3 Headlines Moving Financial Companies This Week

The financials sector is never short on news, but if you're short on time, let me do the leg work for you. I've dug through the Fool's financial sector coverage over the past week to highlight three stories you don't want to overlook.

Read on for this week's big news.

1. 3 Important Points From the Fed's Announcement
On Wednesday, the Fed released a statement following its two-day policy meeting outlining the steps it will take "to minimize unemployment and maintain price stability." John Maxfield lays out the three most important points, noting that four big banks, including Bank of America (NYSE: BAC  ) and Wells Fargo (NYSE: WFC  ) , were trading up on the news. Are you paying attention?

2. What Berkshire's Buyback Means for You
On Wednesday, Warren Buffett's Berkshire Hathaway (NYSE: BRK-A  ) (NYSE: BRK-B  ) announced a share repurchase plan to the tune of $1.2 billion. John Maxfield explains why some commentators have called the buyback "weird" -- is Buffett doing someone a favor, or is this move truly in the best interests of shareholders?

3. What You Need to Know About AIG's Recent Moves
On Tuesday, the Treasury announced that it will be selling its final stake in insurance giant American International Group  (NYSE: AIG  )  in a public offering. AIG will be government-free again -- thumbs up!

At the beginning of the week, AIG itself announced that it will be selling 80.1% of its aircraft leasing company, International Lease Finance Corporation (ILFC), to a Chinese consortium led by New China Trust Co Ltd. Rich Smith explains why this move is "a good-news, bad-news situation" for investors. Thumbs... sideways.

And lastly, as the numbers roll in, it turns out AIG's payouts for Hurricane Sandy are higher than many expected -- and higher than those most other insurers are dealing with. Thumbs down. Can the bulky insurer handle it?

Matt Koppenheffer provides yet another reason to be wishy-washy on AIG: With the insurer successfully shedding both the federal government's stake in the company and the arguably distracting ILFC, the future is far from certain for Robert Benmosche, the CEO behind AIG's impressive turaround. If his time at AIG is indeed coming to an end, what would a major management shift mean for the company's bottom line?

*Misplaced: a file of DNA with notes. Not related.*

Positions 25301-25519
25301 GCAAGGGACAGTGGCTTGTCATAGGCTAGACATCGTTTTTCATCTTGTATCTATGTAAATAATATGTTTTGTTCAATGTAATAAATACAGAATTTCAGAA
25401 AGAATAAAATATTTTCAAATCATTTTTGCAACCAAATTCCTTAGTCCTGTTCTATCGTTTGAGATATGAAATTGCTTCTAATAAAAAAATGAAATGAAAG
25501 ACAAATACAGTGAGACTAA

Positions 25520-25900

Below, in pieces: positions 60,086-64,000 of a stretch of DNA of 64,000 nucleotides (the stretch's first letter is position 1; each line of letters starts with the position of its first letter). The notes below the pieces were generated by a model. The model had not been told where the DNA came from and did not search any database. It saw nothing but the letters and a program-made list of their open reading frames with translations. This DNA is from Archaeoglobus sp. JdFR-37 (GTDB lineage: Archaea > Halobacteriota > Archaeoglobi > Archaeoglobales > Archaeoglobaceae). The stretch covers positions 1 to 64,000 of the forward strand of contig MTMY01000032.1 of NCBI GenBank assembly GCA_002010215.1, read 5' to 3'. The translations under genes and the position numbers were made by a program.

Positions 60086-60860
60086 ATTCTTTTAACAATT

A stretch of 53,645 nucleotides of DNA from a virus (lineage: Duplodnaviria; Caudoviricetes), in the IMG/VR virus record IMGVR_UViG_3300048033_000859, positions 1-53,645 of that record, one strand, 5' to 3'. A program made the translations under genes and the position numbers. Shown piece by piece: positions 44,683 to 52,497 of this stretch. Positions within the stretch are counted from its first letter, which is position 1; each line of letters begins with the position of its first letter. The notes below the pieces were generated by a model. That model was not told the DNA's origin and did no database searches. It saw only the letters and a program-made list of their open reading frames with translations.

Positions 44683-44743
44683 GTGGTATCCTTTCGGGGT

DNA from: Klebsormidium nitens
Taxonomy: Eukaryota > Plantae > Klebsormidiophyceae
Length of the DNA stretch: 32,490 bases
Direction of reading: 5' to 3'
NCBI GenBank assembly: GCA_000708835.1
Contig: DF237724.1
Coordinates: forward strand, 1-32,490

That's all, folks. Next week will bring new headlines, and the Fool will be here to cover them, letting you know how they affect your investments.

Until then, to learn more about the most talked-about bank out there, check out our in-depth company report on Bank of America. The report details Bank of America's prospects, including three reasons to buy and three reasons to sell. Just click here to get access.


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Help us keep this a respectfully Foolish area! This is a place for our readers to discuss, debate, and learn more about the Foolish investing topic you read about above. Help us keep it clean and safe. If you believe a comment is abusive or otherwise violates our Fool's Rules, please report it via the Report this Comment Report this Comment icon found on every comment.

  • Report this Comment On December 14, 2012, at 7:56 PM, randysandy wrote:

    With regards to AIG, you are doing nothing more than rehashing old news. Further, by you trying to put doubt about the stock in peoples' minds, it will allow you to buy low, now that you are done talking about it. As I have said before with these types of commentaries, (which, by the way, you paid for by whipping out your credit card), there should be more regulation of manipulators like yourself. However, with AIG, and the fact that it is the main holding of some of the biggest funds, your amateur commentary is basically irrelevant.

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